I have known Naseeruddin Shah off and on (more off) since the Manthan days when he was part of the Shyam Benegal bandwagon. More a theatre person, he did bring to cinema a certain intellectual elan that was reserved for the likes of Victor Bannerjee and his ilk.

Not being much of a movie maniac, I do recall his movie on Wednesday in which he fights for the little people and models himself on the common man made famous by cartoonist RK Laxman. When Naseer made that movie, he didn’t choose a specific colour or caste or religion for the common Joe. Nor did he live on a hot, tin roof. It was a powerful and across-the-board identification with an individual who just kept receiving the thin edge of the wedge and Naseer rose to reflect the man’s plight.

Naseeruddin Shah. Reuters

Naseeruddin Shah. Reuters

Naseer has often been quoted as saying that this being his favourite movie. Which makes it all the more strange that he would elect to get into an argument with Anupam Kher, a fellow actor, over the condition of Kashmiri Pandits.

It is a tenuous indictment when you predicate it to not having lived in Kashmir to defend their cause as one.

I believe in the Palestine cause and I am not even Palestinian, let alone having been there. You might believe in ending the wars in Yemen and Syria and righting injustices without being Yemeni or Syrian. Many Europeans opened their doors to Syrian refugees without even knowing where the country was on the map.

Individuals and organisations have walked that extra mile; the Peace Corps, Mother Teresa’s army, even the cinematic likes of Brad Pitt and Angelina Jolie leaving a positive mark. Salman Khan does not stop running Being Human for kids because he has grown out of it and become an adult. Priyanka Chopra, UN Ambassador for the right of Indian children to go to school, did not say, no, no, no, only Hindu Punjabi children. Shilpa Shetty donated her earnings from Big Brother to AIDS Research not because she has it but because she wants to help. Shabana Azmi adopted a village called Mizwan and opened up a school for village children and she isn’t from there nor does she intend to move there any time soon.

The old adage holds true: you don’t have to be an egg to make an omelette. And it is truly unedifying for two actors of worth to engage in a sniping contest.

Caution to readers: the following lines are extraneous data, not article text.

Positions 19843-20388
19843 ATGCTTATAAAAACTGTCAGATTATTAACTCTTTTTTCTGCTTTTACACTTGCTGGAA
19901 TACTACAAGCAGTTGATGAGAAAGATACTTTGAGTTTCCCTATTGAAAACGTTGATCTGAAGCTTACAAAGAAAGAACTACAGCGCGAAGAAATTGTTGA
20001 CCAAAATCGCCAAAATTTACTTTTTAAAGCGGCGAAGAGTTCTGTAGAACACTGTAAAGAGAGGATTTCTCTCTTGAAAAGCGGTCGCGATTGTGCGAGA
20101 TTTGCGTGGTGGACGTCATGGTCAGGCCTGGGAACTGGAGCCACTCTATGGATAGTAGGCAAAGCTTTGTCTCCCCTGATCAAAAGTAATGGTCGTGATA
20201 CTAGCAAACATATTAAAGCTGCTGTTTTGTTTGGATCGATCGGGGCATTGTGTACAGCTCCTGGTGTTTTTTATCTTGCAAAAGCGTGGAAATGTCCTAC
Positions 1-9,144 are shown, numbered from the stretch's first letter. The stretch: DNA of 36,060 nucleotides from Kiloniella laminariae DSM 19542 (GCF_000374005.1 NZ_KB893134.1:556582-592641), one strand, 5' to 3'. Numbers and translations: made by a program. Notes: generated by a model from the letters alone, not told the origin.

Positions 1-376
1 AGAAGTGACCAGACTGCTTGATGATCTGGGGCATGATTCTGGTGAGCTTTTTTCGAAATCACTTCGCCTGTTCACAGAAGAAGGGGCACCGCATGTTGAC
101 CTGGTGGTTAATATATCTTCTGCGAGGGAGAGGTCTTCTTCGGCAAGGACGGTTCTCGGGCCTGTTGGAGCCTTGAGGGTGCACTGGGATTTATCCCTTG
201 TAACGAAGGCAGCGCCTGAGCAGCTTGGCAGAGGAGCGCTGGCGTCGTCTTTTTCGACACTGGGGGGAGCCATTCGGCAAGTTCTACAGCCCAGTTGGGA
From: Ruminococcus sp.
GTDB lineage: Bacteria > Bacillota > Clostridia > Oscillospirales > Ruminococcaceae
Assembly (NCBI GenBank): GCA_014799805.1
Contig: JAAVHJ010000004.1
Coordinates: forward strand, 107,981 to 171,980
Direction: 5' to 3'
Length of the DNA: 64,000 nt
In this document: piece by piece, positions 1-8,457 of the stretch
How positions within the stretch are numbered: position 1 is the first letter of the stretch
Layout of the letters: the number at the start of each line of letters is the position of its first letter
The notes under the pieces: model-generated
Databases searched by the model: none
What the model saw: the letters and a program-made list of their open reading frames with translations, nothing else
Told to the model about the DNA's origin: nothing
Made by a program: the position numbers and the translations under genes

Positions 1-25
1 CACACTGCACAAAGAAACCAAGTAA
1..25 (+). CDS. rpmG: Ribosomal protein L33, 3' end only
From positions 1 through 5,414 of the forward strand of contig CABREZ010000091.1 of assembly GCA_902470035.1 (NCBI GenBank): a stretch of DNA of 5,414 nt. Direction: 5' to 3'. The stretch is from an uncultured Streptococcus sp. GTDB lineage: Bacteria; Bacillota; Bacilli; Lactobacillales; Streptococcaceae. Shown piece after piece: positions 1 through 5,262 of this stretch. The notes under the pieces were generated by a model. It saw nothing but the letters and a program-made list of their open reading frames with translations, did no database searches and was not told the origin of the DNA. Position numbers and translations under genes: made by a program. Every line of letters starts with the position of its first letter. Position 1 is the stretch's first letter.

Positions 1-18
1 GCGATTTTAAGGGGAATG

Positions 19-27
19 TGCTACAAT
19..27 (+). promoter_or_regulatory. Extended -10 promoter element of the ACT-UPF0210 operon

I recall speaking to Susan Sarandon who starred in Lorenzo’s Oil over her efforts to cure ALD. She went from her role in the movie to spending years generating support to find that elusive cure.

It would have been so much more salutary if these hurtful tweets had been replaced by Kher and Shah starring together in a sensitive, humane and relevant film on Kashmir.

Why make digs that have no logical basis and why get involved in unnecessary controversy that will take you nowhere?

We all identify with causes and have beliefs and often give of ourselves and our time and our support and even our wealth without having any direct co-relation or being integral to the situation.

You didn’t have to live in South Africa to be against apartheid.

You don’t have to be a whale to fight whaling.

You don’t have to be a tree to combat the decimation of forests.

Sarcasm is not always the best weapon just because it is sharp. I can only hope that these two gentlemen, endowed with intelligence, blessed with success and each of them having a strong following, will not take this absurd slurring further.

Come on, Naseer, you are a better man than this. Stop already.

And there is no cause for Kher to up the ante.

Neither of you will win the jackpot. People will only feel sorry (and a little bit angry) that despite having so much going for you, you would mock the fates.

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Naseeruddin Shah-Anupam Kher row: You don’t have to be an egg to make an omlette